Farce is probably the most difficult of dramatic comedy sub-genres to put across. A farce got up in the stately robes of opera sets its presenters an even higher bar. Presenting an operatic farce on a notoriously chilly and cavernous auditorium is to risk catastrophe.

Racette’s Golden Girl in New Mexico

Fan interest began raging when Santa Fe Opera engaged venerable artist Patricia Racette to make her role debut as Minnie in Puccini’s La Fanciulla del West.

Santa Fe’s Mozart Cast Sweeps All Before It

A funny thing happened on the way to Andalusia.

Die Liebe der Danae in Salzburg

The tale of a Syrian donkey driver. And, yes, the donkey stole the show! The competition was intense — the Vienna Philharmonic and the Grosses Festspielhaus in full production regalia for starters.

Snape Proms: Bostridge sings Brahms and Schumann

Two men, one woman. Both men worshipped and enshrined her in their music. The younger man was both devotee of and rival to the elder.

Cosi fan tutte in Salzburg

This Cosi fan tutte concludes the Salzburg Festival's current Mozart / DaPonte cycle staged by Sven-Eric Bechtolf, the festival's head of artistic planning.

OPERA TODAY ARCHIVES »

Performances

Franz Schubert
19 Sep 2013

Schubert : Ian Bostridge at the Wigmore Hall

Scarcely had Julius Drake seated himself, when the piano’s turbulent stream of relentless semiquavers precipitously announced the opening of Schubert’s ‘Der Strom’ (The river), the opening song in Ian Bostridge’s recital series, Schubert Lieder.

Franz Schubert Songs

A review by Claire Seymour

Above: Franz Schubert

 

During the next two years, the programme tells us, Bostridge plans to ‘chart the expressive depths, lyrical inflections and psychological insights of the composer’s work’.

Certainly this recital confirmed the seemingly unlimited expressive range of Schubert’s songs. The stormy energy of ‘Der Strom’ - in which Drake’s wonderfully light and even touch conveyed the barely contained power of the river as it rears and plunges - was followed by three songs by Johann Baptist Mayrhofer which spanned the emotional gamut from despondent pessimism, through elevated love and trust, to peaceful rest.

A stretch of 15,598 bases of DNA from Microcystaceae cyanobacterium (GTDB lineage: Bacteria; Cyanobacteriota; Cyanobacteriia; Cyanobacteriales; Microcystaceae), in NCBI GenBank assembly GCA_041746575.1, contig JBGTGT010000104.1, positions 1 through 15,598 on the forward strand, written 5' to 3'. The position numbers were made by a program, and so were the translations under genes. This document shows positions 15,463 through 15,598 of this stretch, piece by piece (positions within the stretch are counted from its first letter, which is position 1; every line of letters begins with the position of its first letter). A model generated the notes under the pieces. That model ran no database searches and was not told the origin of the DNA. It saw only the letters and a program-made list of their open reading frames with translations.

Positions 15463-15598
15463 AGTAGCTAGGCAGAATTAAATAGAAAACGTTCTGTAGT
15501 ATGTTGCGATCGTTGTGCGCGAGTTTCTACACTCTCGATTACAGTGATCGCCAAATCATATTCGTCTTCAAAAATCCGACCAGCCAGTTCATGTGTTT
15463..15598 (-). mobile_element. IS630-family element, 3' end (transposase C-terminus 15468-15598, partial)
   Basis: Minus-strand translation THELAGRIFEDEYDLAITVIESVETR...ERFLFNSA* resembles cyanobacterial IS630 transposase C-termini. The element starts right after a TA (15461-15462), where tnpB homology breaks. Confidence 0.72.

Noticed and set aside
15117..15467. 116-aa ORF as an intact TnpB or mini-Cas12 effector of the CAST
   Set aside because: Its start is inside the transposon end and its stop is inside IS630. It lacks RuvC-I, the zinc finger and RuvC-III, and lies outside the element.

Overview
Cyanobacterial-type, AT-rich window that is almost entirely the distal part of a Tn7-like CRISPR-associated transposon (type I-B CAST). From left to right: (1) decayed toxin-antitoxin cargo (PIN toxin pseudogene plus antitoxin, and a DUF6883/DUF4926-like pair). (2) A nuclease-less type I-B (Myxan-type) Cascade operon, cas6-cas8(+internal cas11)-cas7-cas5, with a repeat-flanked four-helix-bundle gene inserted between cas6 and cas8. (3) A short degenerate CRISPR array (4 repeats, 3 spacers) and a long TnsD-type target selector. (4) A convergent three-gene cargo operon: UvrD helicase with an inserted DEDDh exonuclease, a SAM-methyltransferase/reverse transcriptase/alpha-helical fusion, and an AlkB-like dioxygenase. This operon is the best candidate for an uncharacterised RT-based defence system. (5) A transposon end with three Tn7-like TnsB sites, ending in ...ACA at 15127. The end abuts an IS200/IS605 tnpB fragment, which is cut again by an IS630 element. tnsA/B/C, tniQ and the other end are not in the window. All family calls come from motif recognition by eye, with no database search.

The tenderness of the sweet barcarolle with which ‘Auf der Donau’ (On the Danube) commences was challenged by the focused intensity which Bostridge injected into the opening vocal melody, as the boat glides past castles which ‘soar heavenward’ and pine-forests which ‘stir like ghosts’, the voice accompanied by tremulous right hand whispers. Ominous left hand trills punctuated the singer’s dark recollections of fallen heroes and shattered monuments of former glories, the tenor’s lower register rich with enigmatic shadows. A slight hiatus before the final verse heightened the mood of desolate resignation, as the voice plummeted through dark, hushed chromatic waters: ‘Wird uns bang -/ Wellen droh’n, wie Zeiten,/ Unterhang’ (we grow afraid -/ waves, like times, threaten/destruction).